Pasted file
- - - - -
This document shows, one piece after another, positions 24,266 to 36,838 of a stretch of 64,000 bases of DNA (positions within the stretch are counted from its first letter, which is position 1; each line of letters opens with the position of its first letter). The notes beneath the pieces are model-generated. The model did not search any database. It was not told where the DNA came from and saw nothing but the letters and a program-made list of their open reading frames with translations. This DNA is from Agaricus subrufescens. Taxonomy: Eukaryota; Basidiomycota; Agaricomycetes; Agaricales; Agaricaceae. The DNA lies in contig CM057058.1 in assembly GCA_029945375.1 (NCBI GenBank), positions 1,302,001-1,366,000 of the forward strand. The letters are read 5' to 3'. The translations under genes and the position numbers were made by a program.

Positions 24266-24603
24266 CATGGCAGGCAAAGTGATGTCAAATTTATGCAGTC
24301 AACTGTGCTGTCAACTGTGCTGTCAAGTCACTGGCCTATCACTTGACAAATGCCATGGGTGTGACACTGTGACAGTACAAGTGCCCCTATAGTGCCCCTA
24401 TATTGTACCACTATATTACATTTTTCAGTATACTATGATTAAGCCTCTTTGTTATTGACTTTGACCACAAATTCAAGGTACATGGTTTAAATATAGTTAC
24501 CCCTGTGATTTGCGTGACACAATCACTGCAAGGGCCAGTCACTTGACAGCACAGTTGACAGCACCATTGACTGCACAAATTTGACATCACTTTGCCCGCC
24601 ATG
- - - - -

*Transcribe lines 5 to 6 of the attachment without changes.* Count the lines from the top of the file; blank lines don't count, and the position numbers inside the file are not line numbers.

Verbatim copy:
24401 TATTGTACCACTATATTACATTTTTCAGTATACTATGATTAAGCCTCTTTGTTATTGACTTTGACCACAAATTCAAGGTACATGGTTTAAATATAGTTAC
24501 CCCTGTGATTTGCGTGACACAATCACTGCAAGGGCCAGTCACTTGACAGCACAGTTGACAGCACCATTGACTGCACAAATTTGACATCACTTTGCCCGCC